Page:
Artificial intelligence (AI) has been one of the most popular buzzwords in recent years. No matter what industry you’re working in, you more than likely have been inundated with the term “AI”—and rightfully so. AI has been redefining the way many organisations conduct their day-to-day operations, bringing improved work efficiency and saving resources simultaneously.
Machine learning (ML)—a subfield of AI which focuses on the use of data and algorithms to imitate the way humans learn, gradually improving its accuracy—has been a hot area for research and development. And perhaps no one better illustrates what ML is capable of than IBM’s Watson and Google’s DeepMind.
DeepMind is an ML system that uses algorithms based on deep neural networks and reinforcement learning to train massive datasets to be able to predict outcomes. It exploded onto the AI scene in 2016 when its AlphaGo program beat world champion Lee Sedol in four out of five games of Go—considered the world’s most complex board game by many. It achieved the feat—a decade earlier than expected—by combining “Monte-Carlo tree search with deep neural networks that have been trained by supervised learning, from human expert games, and by reinforcement learning from games of self-play,” according to Google.
Subsequently, many other programs were developed, such as AlphaZero—a general system that teaches itself from scratch how to master chess, shogi and Go—and Agent57—an ML agent capable of achieving scores above the human baseline on all 57 Atari 2600 games.
Learning by observing humans play at first, AlphaStar honed its skills by playing against itself, and successfully defeated professional StarCraft players 5-0! It acquired the abilities that traditional “built-in” gaming AIs lack—adaptability, improvisation and imagination—ingredients that make us human.
Screengrab from a YouTube video showing AlphaStar at work to defeat a professional StarCraft player. Outcome prediction shows that the AI system has victory within reach. Credits: Max Jaderberg/YouTube
While breaking record after record, DeepMind already has its mind set on something even more challenging. Something that researchers had been trying to solve for over five decades: predicting the structures of proteins.
Unfolding the mysteries of protein structure.
Proteins consist of strings of amino acids—the building blocks of everything in your body from muscle and hair to antibodies and enzymes. Nearly everything your body does, it does with proteins. And how a protein functions is determined by how it’s folded into its microscopic 3D shape, underpinning every biological process ever known to us.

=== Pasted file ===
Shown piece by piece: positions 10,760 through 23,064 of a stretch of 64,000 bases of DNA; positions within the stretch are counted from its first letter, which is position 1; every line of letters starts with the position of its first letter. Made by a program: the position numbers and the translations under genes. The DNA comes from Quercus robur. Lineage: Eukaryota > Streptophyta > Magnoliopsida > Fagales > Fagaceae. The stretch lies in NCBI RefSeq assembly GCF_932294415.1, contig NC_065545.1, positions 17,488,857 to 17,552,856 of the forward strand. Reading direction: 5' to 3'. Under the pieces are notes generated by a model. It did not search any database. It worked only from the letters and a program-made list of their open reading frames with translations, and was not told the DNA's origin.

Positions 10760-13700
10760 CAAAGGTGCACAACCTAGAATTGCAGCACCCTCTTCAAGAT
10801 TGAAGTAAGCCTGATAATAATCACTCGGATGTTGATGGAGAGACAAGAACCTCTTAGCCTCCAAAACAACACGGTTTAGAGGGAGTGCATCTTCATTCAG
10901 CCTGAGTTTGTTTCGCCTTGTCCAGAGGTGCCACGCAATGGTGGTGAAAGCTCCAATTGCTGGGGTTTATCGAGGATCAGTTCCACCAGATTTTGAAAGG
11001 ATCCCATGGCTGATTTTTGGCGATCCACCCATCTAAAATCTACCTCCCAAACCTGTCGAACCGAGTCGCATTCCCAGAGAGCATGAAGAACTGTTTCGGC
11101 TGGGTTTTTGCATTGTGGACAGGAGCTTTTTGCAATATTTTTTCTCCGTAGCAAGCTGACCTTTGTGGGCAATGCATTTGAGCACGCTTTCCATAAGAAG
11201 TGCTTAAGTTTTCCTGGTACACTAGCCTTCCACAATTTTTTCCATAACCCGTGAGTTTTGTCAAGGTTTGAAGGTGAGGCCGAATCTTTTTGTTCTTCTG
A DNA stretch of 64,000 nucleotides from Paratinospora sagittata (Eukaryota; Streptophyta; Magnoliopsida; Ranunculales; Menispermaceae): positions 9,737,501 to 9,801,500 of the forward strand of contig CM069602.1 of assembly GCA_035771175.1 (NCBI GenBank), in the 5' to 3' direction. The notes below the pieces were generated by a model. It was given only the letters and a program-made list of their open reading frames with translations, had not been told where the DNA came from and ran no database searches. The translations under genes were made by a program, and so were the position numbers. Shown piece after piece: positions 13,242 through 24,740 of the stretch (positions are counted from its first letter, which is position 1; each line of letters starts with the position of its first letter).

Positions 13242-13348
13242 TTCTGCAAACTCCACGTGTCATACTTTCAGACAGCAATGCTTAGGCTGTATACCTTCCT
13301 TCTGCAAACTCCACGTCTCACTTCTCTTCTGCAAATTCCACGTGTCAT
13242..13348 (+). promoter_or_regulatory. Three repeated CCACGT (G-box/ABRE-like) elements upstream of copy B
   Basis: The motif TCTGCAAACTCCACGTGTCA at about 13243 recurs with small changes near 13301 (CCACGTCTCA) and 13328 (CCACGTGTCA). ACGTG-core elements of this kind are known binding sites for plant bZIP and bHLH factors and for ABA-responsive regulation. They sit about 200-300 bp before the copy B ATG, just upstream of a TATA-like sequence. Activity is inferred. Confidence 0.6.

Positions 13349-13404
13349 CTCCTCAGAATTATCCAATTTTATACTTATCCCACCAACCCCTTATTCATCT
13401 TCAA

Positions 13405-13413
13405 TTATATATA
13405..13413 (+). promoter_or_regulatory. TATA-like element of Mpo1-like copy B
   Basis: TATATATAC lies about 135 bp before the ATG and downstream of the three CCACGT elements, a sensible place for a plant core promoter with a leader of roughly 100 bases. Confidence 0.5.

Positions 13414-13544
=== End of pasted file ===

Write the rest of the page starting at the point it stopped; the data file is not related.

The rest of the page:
Wonder how en egg “hard-boils”? It’s all just a simple tweak in protein chemistry.
“Structure is function” is an axiom of cellular biology. Understanding how ribbons of amino acids form the many complex twists and folds of a protein has significant health implications, from cancer to covid. As proteins are a primary target for many drugs and a crucial component in new therapeutics, unlocking their structures would accelerate the development of more effective treatments and therapies. And the key is AI.
AI key to unlocking the protein puzzle.
Predicting the structure of proteins, using cryo-electron microscopy or the “gold standard” x-ray crystallography, has historically been painstaking laboratory work. Entire PhDs have been dedicated to deciphering the folds of a single protein.
But all that changed when DeepMind introduced its AlphaFold AI system. Winning the CASP (Critical Assessment of Structure Prediction) Competition consecutively in 2018 (AlphaFold 1.0) and 2020 (AlphaFold 2.0), where computerised protein prediction methods are pitted against each other, the system was the first to accurately predict the structure of proteins that matched that of models produced in an experimental lab.
Two examples of protein targets in the free modelling category. AlphaFold predicts highly accurate structures measured against experimental results. GIF credit: DeepMind
The AI system—underpinned by an attention-based neural-network system— is so accurate that predictions are made with a margin of error of 1.6 angstroms (or 0.16 nanometres). That’s equivalent to roughly the width of an atom!
Recently, DeepMind published a paper detailing how the system works and released the source code. Now, a public database—openly available to the scientific community—is set up with over 800,000 entries of new protein structures. DeepMind also has plans to add more than 100 million—almost every single protein known to science—in the coming year.
DUG digs AlphaFold.
The AlphaFold program is installed on and optimised for our HPC system (connected to AARNet), ready for researchers to run any protein structure prediction on sequences not yet available on the AlphaFold Protein Structure Database.
Our HPC experts onboarded the AlphaFold source code, fine-tuned the associated workflow systems and ran tests based on terabytes of data to generate protein structures, ensuring that the program can fully leverage our state-of-the-art compute resources. It was also exciting to take AlphaFold for a spin on our newly installed NVIDIA Tesla A100 80GB GPUs!
Coupled with professional services such as code optimisation, algorithm development and on-demand software support, our experts allow you to divest yourself of time-consuming onboarding processes, enabling you to focus on what truly matters to you—the science.
Come and experience the brilliance of AlphaFold on our HPC, powered by DUG McCloud!